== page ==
New Year’s Resolutions and Performance Goals


An annual tradition of many people in countries around the world, is to make a “new year’s resolution”. This is a ritual when people commit to achieving a personal goal; such as eliminating a bad or harmful habit, or starting something beneficial to themselves or others. When this annual goal is set, it is usually set in view of achieving it; that is “sticking to it” for the entire year or until it is complete.

Some of the goals may involve improving ones physical health or appearance; it could involve career or educational ambitions, addressing social or spiritual needs, or getting finances in order. Whatever the goal there seems to be one thing in common with most New Year’s Resolutions, many of them fail shortly after they are made.

The University of Scranton, located in Pennsylvania, USA reported the findings of a study in the Journal of Clinical Psychology which chronicled the success rates of New Year’s Resolutions:

  • Resolution maintained through first week = 75%
  • Maintained past two weeks = 71%
  • Maintained past one month = 64%
  • Maintained past six months = 46%

According to this source, by mid-year over half of those who make well-intentioned goals don’t succeed! The researcher Richard Wiseman, puts the number as high as 88% of those who don’t complete their goal. By May or June, more than half of the gym memberships have lapsed, diets have been forsaken, and contact with distant friends has waned.

In many business organizations, there are similar outcomes when it comes to setting and keeping organizational and individual performance goals. Often times the performance goals fail because much like resolutions there is no real commitment to making this goal something substantial and habitual, it is often an abstract statement made out of obligation to a policy or process.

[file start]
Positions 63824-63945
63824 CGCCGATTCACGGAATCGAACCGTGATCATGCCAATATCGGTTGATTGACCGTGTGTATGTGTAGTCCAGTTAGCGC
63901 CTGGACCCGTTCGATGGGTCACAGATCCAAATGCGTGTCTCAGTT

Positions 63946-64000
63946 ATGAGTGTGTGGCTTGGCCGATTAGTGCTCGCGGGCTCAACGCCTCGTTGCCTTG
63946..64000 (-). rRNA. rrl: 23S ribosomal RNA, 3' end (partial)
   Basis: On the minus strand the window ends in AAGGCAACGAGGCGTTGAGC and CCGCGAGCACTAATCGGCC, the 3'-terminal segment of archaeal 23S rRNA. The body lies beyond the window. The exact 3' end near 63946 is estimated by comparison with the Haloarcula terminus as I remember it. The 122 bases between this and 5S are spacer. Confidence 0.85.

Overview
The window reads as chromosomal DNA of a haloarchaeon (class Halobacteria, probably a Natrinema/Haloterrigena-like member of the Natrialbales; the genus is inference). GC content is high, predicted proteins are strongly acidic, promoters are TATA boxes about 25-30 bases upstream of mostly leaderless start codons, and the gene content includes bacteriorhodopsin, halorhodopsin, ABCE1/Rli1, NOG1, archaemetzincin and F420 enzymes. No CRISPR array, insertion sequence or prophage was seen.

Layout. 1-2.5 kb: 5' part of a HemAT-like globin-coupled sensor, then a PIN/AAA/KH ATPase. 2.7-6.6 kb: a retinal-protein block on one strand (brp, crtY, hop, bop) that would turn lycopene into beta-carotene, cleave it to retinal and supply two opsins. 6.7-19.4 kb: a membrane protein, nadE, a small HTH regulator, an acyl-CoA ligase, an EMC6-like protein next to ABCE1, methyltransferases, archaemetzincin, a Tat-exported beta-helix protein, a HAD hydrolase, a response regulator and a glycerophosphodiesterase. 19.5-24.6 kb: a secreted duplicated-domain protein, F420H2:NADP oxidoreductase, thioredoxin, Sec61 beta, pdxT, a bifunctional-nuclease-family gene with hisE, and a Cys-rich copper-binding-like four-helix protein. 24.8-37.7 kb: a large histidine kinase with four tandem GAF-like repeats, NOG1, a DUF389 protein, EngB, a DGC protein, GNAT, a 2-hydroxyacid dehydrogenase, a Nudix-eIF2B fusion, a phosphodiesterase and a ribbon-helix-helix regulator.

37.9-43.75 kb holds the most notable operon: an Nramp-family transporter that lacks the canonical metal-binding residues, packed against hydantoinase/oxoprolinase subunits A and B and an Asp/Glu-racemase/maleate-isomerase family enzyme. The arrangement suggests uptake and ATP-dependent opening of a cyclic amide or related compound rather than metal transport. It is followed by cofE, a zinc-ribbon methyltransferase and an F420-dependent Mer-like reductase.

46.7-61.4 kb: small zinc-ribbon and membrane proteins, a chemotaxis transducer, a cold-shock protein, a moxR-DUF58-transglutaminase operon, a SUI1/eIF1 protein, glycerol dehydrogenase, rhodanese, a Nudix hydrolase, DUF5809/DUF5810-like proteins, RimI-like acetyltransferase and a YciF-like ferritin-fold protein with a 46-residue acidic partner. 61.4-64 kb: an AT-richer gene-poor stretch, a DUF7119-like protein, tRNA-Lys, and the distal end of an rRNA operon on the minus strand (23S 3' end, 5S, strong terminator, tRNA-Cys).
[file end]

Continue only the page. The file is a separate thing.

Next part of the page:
In order to find success at making and keeping effective performance goals, it may help to understand why many people miss the mark on their annual new year’s resolutions:

  • The overload syndrome – Many people try to take on too many resolutions, and ultimately none of them get completely done.
  • Lacks of true commitment – Some people simply give up because the resolution was just a traditional rite, rather than something they really meant to do or truly commit to.
  • No support mechanism – “No one achieves anything worthwhile alone!” Often people try to go it alone, and fall short because it becomes difficult to maintain vigilance without the necessary periodic encouragement.

So what lessons can we glean from making successful New Year’s Resolutions?

  • Moderation – It seems quite often that organizations require employees to compile a list of 8-12 annual commitments or goals. Often these goals are so vague and general, that they almost become meaningless. It has been proven to be far better to have a couple of meaningful, firm commitments than a long list of lofty statements which are almost doomed from the outset.
  • Motivation – One of the most important questions to ask when setting performance goals is, why? Why this goal is important, and what meaning it has to the person setting the goal is important to consider. The reason needs to be something more than “because my boss told me to do it.” Connecting performance goals to organizational success is important, but helping employees see some personal benefit is just as important to breed a greater sense of commitment. There is an old adage which says, “Involvement breeds commitment.” A goal in which the employee is involved in crafting has a higher chance of gaining buy in and achieving success.
  • Maintenance – Consider the support a person will need to maintain the commitment, and accomplish the goal. If this isn’t considered and planned for when the goal is being set, the resources may not be available when they are required. Informing others who may be potential resources early enough can give an employee the help they need, and it adds an element of accountability to the process.

Now is the time of year when many performance goals have been put on the shelf, or filed in some obscure folder. This may be a perfect moment to visit them now, and encourage your staff to do the same.

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